What’s on Earth is hydrology ? It is the science that studies the movements of water, from the atmosphere to the ground and into the ground and then back to the atmosphere again. This book does not aim to cover all the variety of issues and topics the movement of water causes but is mainly concerned with keeping the material simple and possibly concise. Insights are left to notes and to appropriate literature.
Everyone sees water moving on the Earth surface, maybe excluding those who lives in deserts, and it looks like the it should be easy to get a quantitative mathematical description of water movements: but this is not the case! Even the channelized flow, the simplest of the water flows, shows a great complexity, due to the turbulent nature of the flow and the variety of boundaries in which the water is “constrained”. I have put constrained among quotes “” because water is never really constrained. It goes everywhere, sometimes very slowly, compared to the subjective time of our human actions. Other flows needs to cope with the medium where water flows, for instance the porous soils, the underground, the plants vessels.
More than that, water on Earth is usually liquid, solid, in form of ice or snow, vapor and each of the phase of water interacts with and transform into the others. The complexity of phases is just one side of the multifaceted dynamics of water because the elementary physics or thermodynamics of water movements at the centimeter or smaller spatial scale (but how the small is small if, for instances, pores in soil can be micrometers and intercellular space in leaves nanometers ? ) dynamically organizes when we look at the movements at the meter scale and reorganizes at the decameters scale and reorganizes again at the hectare, and, again and again, at kilometers, up to the dimensions of continents. In this reorganization some feature of the elementary motion is loosed while some other feature emerges as fundamental. We could say that the core of contemporary hydrology is in getting a reason of these scales behavior in heterogeneous, i.e. affected by a great variety of small causes, environment. Galilean science is the light to move among the variety. However hydrologists, the scientists who study and evolve Hydrology’s understanding, rarely can setup experiments (they do, obviously, in the labs) which are really answering the questions, because simplifications and distortion, implicit in other physical sciences branches do not work when you have to deal with a transpiring plant or when the inanimate (?) but complex channel networks forms. Hydrology is mostly observed and recorded, in a sequence of single cases, each one at best slightly different from the others and often very different from the others. Therefore from where we start ? A few certainties we have: mass conservation is the first. We give it for granted but it was recognized more than two centuries ago and its status was even more uncertain in hydrology up to Dalton’s research. The second is the energy conservation, which is in fact more elusive, since the difficulty to estimate some of its parts is bigger than the one to measure mass flow. Those two statements seem so obvious when enunciated but when we come to measure the mass budget and the energy budget closure troubles begin. Historically, actually, their were not the center of scientists’ research, because this was concentrated merely on fluxes determination, like the river discharge, the evaporative transport, or groundwater flow, at most. However, let’s say, that this book is very much concerned with the closure of these budgets, than concentrating on any of the fluxes, on which actually various sub-disciplines flourished in the past.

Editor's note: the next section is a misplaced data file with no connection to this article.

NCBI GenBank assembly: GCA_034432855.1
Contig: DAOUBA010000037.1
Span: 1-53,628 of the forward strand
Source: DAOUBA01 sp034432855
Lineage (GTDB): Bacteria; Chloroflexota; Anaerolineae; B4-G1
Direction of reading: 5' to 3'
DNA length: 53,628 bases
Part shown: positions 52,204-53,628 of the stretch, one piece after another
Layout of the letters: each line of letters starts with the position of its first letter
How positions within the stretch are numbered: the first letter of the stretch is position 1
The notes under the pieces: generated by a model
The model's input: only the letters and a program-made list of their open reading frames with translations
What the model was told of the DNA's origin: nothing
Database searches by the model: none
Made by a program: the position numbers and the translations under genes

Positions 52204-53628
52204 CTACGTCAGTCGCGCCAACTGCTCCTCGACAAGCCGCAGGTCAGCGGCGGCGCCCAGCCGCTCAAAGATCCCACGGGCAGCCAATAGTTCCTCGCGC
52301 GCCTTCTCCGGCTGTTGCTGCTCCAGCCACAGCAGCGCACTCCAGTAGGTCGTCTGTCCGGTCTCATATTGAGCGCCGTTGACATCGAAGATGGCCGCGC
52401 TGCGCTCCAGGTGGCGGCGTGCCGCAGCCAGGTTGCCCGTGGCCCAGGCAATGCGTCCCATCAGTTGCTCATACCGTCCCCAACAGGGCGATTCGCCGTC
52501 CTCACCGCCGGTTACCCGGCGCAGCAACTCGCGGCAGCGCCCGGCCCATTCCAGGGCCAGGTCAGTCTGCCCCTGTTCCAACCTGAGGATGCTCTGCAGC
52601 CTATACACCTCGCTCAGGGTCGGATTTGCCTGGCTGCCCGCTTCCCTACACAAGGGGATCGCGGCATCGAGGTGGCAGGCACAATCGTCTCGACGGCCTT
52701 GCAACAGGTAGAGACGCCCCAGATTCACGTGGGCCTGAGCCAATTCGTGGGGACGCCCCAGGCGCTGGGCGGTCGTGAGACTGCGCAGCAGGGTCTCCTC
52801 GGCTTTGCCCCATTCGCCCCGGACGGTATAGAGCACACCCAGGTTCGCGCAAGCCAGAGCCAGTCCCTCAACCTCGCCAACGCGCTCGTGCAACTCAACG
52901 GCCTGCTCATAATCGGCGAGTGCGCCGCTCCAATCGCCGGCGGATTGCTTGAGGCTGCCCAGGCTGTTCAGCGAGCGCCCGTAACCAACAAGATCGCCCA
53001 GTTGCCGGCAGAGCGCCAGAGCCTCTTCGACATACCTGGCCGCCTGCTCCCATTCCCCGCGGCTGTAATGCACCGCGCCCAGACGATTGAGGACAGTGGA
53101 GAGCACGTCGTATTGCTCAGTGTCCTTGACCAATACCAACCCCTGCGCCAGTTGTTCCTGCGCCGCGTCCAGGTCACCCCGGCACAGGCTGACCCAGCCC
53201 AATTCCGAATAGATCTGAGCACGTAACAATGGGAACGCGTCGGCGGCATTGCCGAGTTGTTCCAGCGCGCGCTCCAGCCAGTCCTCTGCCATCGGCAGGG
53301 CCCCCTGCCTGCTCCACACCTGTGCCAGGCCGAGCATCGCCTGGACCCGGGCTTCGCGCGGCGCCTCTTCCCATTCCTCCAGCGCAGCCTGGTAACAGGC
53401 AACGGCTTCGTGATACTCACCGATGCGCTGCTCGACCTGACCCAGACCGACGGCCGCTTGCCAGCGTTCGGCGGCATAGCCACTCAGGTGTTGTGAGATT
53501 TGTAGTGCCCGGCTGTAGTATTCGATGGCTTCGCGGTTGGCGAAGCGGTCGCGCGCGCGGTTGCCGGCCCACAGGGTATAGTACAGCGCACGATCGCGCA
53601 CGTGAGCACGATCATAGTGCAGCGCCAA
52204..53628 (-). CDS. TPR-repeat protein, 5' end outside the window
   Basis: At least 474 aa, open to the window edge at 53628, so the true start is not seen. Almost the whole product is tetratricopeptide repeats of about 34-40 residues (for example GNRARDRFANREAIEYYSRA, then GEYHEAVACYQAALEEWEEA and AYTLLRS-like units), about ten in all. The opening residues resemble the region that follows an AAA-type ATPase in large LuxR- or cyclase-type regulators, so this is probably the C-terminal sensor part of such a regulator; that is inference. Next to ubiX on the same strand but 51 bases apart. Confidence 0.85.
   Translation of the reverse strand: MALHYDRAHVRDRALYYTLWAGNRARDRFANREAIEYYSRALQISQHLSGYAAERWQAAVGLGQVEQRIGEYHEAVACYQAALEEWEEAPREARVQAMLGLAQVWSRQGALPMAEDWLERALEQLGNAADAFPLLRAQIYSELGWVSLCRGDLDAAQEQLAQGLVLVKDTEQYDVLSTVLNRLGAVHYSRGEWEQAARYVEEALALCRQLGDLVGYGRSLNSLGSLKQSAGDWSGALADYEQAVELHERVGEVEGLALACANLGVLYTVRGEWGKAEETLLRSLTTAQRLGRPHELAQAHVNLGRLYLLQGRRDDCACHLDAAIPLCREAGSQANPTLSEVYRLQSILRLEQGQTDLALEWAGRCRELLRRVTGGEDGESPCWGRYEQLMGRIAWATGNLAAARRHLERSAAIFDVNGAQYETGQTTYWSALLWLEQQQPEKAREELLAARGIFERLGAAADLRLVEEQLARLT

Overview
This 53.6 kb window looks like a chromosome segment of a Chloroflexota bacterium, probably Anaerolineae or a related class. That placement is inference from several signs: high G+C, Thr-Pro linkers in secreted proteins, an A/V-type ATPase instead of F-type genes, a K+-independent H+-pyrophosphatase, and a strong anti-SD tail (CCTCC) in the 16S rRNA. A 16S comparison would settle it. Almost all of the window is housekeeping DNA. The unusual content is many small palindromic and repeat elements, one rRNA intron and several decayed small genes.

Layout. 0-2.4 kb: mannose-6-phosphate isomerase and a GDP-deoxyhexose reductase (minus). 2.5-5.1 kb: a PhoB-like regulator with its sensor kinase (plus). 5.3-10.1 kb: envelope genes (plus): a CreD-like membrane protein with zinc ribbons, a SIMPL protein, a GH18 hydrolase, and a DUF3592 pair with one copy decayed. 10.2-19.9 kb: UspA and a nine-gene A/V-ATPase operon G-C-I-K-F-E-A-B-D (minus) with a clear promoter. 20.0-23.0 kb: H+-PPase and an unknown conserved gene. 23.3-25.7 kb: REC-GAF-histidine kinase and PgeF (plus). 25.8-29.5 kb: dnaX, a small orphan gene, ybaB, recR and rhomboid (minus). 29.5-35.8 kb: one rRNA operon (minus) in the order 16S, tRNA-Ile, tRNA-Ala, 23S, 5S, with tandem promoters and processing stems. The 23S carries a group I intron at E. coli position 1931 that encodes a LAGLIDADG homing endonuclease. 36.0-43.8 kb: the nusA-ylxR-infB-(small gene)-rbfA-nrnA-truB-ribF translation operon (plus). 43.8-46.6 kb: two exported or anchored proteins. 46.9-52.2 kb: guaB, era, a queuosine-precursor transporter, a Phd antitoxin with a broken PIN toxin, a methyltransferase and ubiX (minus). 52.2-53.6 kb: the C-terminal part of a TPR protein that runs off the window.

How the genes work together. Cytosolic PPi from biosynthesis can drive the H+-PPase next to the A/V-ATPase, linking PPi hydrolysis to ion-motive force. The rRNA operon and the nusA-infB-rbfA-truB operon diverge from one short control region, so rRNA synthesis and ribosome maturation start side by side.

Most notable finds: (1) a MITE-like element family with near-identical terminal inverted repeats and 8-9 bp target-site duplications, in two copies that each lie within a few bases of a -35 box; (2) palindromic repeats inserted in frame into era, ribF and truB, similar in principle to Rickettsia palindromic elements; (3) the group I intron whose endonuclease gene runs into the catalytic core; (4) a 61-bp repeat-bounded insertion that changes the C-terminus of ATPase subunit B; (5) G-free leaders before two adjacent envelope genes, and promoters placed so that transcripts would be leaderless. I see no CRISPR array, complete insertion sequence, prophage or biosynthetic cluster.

Newtonian physics rules, when messing with hydrology, but also the explication of the second law of the dynamics is largely simplified, even in the recent treatments, because of the pitfalls it hides when dealing with simple mechanical systems but that reveals in their whole complexity when the case of water fluxes is the topic.
The nature of the measured hydrological quantities is usually presenting a degree of randomness, even if their physics is known to be deterministic. This apparent randomness is certainly due to the high number of degree of freedom that the fluid nature of the water, either liquid or gaseous, brings, but also of the uncountable histories that water encounters in its travel. Probably it is not true randomness, is maybe random-mess, because of the structure of the medium water crosses.
If then it is true that determinism is at the core of the hydrological thermodynamics (or maybe saying “thermodynamics” we are contradicting ourselves?) the analysis of the matter lives at the faint light of statistics for almost every phenomenon. Therefore, almost always hydrologists have hard times to deduce patterns from very uncertain information. All of these issues in fact are those that makes this science one of the most fascinating of the contemporary science.